Angela Paulk is The Climate Board’s CEO, overseeing all strategic elements of the business including content development, client relationship management and commercials. She brings a broad range of global leadership and industry experience including having led large scale regulatory-driven governance & transformational initiatives (Deutsche Bank) and strategy consulting & business intelligence teams (at start-ups acquired by BCG and S&P). She began her corporate career at Citi contributing to thought leadership with the Institutional Investor #1 ranked Electrical Equipment/Multi-industry equity research team and with the firm's industry leading Economic & Political Strategies advisory team. In parallel to her corporate career, Ms. Paulk has taught finance and economics courses at Columbia University and brings a long track record of non-for-profit engagement and volunteerism including two years of service as a U.S. Peace Corps volunteer in Russia (2000-2002). Angela holds dual MBAs from Columbia University's School of Business and London Business School as well as a BA in Political Science from The University of Georgia. She also holds multiple certifications in sustainability, climate change, artificial intelligence, and cyber security from leading universities and industry associations.
Rightsizing teams is a persistent issue for corporates – particularly in economic downturns. Regardless of resourcing, a critical component to governance – and any strategic initiative – is the importance of relevant sponsor/leader. Given the regulatory and financial risk implications of sustainability (e.g., SEC disclosures, rising insurance risk premia, etc.), sponsorship at the senior most levels of an organization shouldn’t be a challenge – and a good sponsor is key to execution. If not a COO, I would look for a sponsor who has cross-functional influence and a seat ‘at the decision-making table,’ – perhaps a Head of Risk or Finance. Aside from sponsorship, when choosing a strategic program lead there are a few things to consider: 1) subject matter expertise 2) organizational know-how 3) humility that facilitates broader stakeholder management and 4) project management skillset From my experience, for considerations two through four there is often considerable internal talent that can be developed within an organization, if there is not already a change management function in place. However, for the first consideration there is some industry nuance to climate- and sustainability-related activities that businesses will need to address. For some industries this means more than internal training and development – it means bringing external talent into an organization. External talent can be achieved by hiring an individual or working with an industry body or a consultancy that can share cross-industry best practices, decision-making frameworks, and/or technical solutions.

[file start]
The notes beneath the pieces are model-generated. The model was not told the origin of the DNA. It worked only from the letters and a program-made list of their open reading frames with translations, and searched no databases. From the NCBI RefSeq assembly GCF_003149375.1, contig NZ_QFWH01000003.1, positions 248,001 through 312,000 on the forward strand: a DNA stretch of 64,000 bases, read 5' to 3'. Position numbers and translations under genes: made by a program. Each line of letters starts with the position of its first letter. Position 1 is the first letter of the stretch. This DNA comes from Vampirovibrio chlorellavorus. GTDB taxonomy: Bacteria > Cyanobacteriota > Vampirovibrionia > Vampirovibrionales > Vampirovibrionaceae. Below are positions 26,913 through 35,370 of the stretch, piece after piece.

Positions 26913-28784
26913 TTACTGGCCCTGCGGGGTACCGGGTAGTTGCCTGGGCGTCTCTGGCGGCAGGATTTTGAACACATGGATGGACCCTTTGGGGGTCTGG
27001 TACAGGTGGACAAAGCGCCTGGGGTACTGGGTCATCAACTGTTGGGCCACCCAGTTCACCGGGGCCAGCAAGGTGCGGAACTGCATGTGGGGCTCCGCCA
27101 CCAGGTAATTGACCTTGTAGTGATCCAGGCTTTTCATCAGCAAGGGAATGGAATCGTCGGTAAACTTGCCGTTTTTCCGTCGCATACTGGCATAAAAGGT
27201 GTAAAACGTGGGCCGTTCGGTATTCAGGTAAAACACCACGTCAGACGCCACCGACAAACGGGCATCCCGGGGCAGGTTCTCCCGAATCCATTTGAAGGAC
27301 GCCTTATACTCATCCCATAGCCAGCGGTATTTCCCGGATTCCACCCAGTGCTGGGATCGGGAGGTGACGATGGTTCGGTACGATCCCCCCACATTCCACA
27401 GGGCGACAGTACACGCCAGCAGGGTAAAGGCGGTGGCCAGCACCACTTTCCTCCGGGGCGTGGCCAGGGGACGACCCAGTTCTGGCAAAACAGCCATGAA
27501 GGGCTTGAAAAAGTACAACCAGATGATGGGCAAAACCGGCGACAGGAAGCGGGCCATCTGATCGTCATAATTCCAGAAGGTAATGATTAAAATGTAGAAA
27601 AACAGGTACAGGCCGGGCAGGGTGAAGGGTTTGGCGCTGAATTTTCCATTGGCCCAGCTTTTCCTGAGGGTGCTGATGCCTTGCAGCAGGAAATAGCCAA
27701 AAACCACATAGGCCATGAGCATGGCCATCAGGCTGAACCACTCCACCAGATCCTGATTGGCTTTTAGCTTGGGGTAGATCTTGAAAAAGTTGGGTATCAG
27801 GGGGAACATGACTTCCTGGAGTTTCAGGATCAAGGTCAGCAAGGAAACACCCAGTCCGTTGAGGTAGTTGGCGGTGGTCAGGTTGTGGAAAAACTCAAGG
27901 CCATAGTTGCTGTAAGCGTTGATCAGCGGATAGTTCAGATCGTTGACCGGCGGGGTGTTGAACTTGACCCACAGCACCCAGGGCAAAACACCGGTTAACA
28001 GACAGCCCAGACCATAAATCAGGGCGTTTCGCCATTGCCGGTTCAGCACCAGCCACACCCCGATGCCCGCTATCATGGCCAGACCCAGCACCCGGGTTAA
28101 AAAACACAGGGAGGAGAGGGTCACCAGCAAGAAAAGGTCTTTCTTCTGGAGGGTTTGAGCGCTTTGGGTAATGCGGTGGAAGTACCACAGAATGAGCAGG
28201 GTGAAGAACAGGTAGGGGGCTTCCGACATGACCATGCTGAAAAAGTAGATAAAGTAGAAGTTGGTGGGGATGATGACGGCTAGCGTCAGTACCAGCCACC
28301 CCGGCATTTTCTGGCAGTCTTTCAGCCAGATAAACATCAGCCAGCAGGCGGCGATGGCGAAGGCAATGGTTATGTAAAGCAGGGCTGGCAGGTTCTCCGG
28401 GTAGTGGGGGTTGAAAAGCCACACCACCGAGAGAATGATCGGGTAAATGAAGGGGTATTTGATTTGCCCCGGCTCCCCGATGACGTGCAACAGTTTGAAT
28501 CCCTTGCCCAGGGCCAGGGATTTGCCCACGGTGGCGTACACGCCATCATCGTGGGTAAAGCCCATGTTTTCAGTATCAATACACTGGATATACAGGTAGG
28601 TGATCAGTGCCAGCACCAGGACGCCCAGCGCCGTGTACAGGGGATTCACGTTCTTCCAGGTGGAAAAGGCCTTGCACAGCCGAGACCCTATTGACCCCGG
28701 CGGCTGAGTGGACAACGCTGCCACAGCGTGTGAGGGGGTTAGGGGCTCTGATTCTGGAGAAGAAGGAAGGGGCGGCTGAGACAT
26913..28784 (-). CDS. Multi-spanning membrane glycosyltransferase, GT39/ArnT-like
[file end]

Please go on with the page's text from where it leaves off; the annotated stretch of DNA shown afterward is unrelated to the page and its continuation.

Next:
Multi-stakeholder engagement (across functions, regions, etc.) is critical to the efficiency and efficacy of a change program and should be considered from an initial impact assessment to understand how and where an organization will be impacted by the foreseeable change. The RACI (Responsible, Accountable, Communicated, Informed) matrix is a basic project management framework that is worth developing (and maintaining). Plotting this framework gives leaders a robust view of their stakeholders, where and how they may be accessed for information and decisions, and insights to communications to more broadly. Furthermore, it is essential to build an understanding of the various internal governance mapping of meetings (e.g. Risk Committee), their attendees, and agendas as one can liaise with meeting organizers to provide content and make requests. Another proactive approach towards communications is understanding key external events (e.g., company earnings, key regulations, and conferences) as these too provide sustainability leadership opportunities to benefit from broader momentum and/or anticipate when informational updates will be required.
For companies operating with a large regional footprint, diverse set of businesses, or inorganic growth strategy, the short answer would simply be to think strategically and consider holistically the– long-term implications of decisions made now, rather than operating reactively. Often, the unintended consequence of reactive and siloed strategies is a costly cacophony of reporting, rather than an embedded, active ownership of risk and/or strategy. It is critical to understand existing decision-making bodies across various functional activities and to plug into those bodies as much as possible. Back to the earlier question of sponsorship – corporates need to ensure that the sponsor of a sustainability issue has a breadth of remit, oversight, and/or influence to the degree in which a holistic perspective is guaranteed to be considered.